From DNA extraction to networking: students


Hispanic-Latino high school students visit Argonne for the first time to explore nuclear energy and DNA, as well as to network with scientists.

The students each chose a single strawberry and carefully placed it in their plastic bags. They then crushed these bags until the strawberries were reduced to a red puree. But it wasn’t for a smoothie.

It was for their first experiment in a national laboratory. They were going to strain the juice, use professional instruments and extract the DNA.

Spraying the strawberries opened up the nuclei of cells which would help release DNA. The students followed the instructions of sequencing specialist Stephanie Greenwald using a solution of dish soap and salt, then ethanol to bring the DNA out of its watery state. After following the process, the students discovered how the DNA eventually separated into a slime that looked, surprisingly, like snot.

“It was exciting, especially working with different things and how you can learn something new every day.” — Angel Rojas

Angel Rojas said the strawberry experience made him think about what it was like to be in a lab every day. “It was exciting, especially working with different things and how you can learn something new every day,” Rojas said.

They were among 37 students on the Little Village Lawndale High School campus in Chicago who saw first-hand how scientists and related professionals — many of them Hispanic/Latino — carry out essential research and other work at the 17th Annual Hispanic/Latino Educational Awareness Day (HEOD) at the U.S. Department of Energy’s Argonne National Laboratory. It took place on October 11 during National Hispanic Heritage Month. In addition to participating in experiments, students networked with scientists, toured facilities, and listened to career panel discussions.

For nearly two decades, Argonne and one of its employee resource groups – the Argonne Hispanic/Latino Club, or AHLC ERG – have partnered with local schools in underserved populations to promote careers in science, technology, engineering and mathematics (STEM). At the forefront of this effort is the annual HEOD event which gives first- and second-year students a first-hand look inside one of the nation’s top labs and helps them consider new career opportunities. .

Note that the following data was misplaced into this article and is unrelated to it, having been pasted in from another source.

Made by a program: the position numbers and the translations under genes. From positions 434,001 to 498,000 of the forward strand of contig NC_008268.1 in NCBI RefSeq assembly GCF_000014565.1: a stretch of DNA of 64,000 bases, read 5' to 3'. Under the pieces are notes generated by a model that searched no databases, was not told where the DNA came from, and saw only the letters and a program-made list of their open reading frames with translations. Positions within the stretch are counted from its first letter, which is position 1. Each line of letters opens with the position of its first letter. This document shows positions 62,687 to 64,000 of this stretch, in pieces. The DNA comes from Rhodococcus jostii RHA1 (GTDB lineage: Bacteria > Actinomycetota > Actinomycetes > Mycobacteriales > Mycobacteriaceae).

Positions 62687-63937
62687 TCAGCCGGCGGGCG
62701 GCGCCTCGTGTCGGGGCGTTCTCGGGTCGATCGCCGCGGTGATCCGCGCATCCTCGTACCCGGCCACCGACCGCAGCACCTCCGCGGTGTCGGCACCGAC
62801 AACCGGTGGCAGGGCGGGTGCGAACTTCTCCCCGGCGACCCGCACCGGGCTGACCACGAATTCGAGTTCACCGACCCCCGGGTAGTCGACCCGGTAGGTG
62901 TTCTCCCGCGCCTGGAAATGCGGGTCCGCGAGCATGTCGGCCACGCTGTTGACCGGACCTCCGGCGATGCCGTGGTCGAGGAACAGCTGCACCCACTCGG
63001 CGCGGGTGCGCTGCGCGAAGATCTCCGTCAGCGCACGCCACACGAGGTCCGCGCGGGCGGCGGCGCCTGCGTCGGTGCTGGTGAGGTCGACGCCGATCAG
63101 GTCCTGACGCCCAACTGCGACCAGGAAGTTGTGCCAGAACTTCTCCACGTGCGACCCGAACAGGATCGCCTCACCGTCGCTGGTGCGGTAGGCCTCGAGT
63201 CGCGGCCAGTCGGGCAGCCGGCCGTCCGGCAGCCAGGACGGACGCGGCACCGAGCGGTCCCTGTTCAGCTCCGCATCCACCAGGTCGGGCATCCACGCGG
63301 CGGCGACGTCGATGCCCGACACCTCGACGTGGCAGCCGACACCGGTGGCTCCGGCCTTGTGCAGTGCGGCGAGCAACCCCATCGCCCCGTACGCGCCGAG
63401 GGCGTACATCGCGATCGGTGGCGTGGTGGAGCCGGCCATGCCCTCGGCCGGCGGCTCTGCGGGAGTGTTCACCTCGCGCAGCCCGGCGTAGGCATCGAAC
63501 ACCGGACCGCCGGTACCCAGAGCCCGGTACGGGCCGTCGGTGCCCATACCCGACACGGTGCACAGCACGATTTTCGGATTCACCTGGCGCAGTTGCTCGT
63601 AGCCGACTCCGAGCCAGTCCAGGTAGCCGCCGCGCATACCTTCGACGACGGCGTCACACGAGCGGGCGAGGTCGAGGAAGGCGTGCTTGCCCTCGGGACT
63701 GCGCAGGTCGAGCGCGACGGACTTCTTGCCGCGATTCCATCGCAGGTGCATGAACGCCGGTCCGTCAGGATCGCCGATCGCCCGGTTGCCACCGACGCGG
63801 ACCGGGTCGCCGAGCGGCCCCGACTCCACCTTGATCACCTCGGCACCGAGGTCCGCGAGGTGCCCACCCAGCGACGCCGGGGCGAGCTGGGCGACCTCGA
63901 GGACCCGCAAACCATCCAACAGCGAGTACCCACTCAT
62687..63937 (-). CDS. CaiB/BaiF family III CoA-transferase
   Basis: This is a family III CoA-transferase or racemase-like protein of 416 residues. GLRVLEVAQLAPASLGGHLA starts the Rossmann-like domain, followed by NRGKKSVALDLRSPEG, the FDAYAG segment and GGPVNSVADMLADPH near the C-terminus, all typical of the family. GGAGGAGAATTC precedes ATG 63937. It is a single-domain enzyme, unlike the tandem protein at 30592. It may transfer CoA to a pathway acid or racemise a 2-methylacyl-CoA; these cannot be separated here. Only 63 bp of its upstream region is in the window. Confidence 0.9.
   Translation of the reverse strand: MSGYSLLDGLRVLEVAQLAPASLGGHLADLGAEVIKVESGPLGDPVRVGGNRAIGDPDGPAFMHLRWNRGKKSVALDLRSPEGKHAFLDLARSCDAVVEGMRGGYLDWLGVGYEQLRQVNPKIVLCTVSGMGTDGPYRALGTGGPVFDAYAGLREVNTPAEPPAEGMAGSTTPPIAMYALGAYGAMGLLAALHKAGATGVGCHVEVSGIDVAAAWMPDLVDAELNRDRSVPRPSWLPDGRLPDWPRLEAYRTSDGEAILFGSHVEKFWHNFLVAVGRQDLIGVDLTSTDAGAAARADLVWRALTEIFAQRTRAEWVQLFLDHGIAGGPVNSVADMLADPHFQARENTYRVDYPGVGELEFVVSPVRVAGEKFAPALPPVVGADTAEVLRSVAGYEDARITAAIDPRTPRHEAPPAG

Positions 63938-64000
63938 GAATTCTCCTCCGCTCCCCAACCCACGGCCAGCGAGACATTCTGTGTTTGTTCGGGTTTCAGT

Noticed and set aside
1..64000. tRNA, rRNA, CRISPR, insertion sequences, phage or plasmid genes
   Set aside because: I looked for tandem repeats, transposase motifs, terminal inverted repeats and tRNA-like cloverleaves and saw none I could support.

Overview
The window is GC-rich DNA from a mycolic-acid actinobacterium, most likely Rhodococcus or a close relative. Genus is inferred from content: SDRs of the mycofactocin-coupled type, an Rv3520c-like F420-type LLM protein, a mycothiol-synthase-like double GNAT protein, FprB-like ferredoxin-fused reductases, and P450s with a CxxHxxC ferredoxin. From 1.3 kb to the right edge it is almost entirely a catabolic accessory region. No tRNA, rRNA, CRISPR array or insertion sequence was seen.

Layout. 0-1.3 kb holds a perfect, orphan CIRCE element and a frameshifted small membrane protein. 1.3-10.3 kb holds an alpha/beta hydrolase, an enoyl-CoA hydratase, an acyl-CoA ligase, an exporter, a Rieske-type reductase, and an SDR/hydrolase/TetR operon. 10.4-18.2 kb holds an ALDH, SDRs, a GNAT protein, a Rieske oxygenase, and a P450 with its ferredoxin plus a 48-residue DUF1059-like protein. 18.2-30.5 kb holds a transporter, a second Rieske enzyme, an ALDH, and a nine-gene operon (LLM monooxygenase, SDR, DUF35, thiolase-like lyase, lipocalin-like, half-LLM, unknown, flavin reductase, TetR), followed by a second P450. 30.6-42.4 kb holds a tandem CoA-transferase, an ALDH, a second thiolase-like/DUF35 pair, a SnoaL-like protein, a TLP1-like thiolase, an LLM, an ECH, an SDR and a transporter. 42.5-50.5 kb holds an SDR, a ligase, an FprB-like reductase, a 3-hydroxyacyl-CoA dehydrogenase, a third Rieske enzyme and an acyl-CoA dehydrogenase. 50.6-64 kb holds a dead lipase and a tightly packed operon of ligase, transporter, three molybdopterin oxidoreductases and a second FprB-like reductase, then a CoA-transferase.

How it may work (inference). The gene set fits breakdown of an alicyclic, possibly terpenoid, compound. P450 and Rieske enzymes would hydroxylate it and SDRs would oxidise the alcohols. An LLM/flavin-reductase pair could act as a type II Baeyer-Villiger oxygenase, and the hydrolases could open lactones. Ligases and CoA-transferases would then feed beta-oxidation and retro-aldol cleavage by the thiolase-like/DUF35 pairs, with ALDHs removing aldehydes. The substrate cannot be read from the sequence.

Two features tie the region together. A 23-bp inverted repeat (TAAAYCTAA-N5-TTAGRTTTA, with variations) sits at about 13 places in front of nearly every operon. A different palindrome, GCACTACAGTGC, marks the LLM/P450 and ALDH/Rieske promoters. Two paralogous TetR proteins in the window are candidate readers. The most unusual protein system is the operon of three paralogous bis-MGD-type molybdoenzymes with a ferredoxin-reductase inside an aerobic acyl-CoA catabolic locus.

This year’s HEOD marked the return of students to Argonne after last year’s virtual event. In addition to learning how to extract DNA from strawberries, first and second year students also learned about supercomputers and supercomputing applications, nuclear and other energy sources, and received information career information and advice on how to achieve a STEM career or related fields.

Jacari Williams said this first visit inside a national lab was “very informative”.

“Supercomputers were cool and showed how things were done,” said Williams, who plans to major in engineering or computer science in college.

Students on the Little Village Lawndale High School campus learn about STEM energy sources, DNA and careers at the Argonne Hispanic/Latino Education Awareness Day during National Hispanic Heritage Month . (Image by Mark Lopez/Argonne National Laboratory.)

Christian Velazquez was fascinated by nuclear reactors and the fields of nuclear energy.

“We never talk about it at school. So I was able to learn more about the many ways we get energy,” said Velazquez, who wants to apply for an internship at Argonne and encourage his friends to do so as well.

Students who have attended HEOD over the years have been enthusiastic and curious, said Michael D. Kaminski, senior nuclear chemical engineer in Argonne’s Strategic Security Science Division. Kaminski, who is of Mexican and Polish descent, is president of AHLC ERG.

So, Kaminski wants to make sure these students get the information they need to succeed.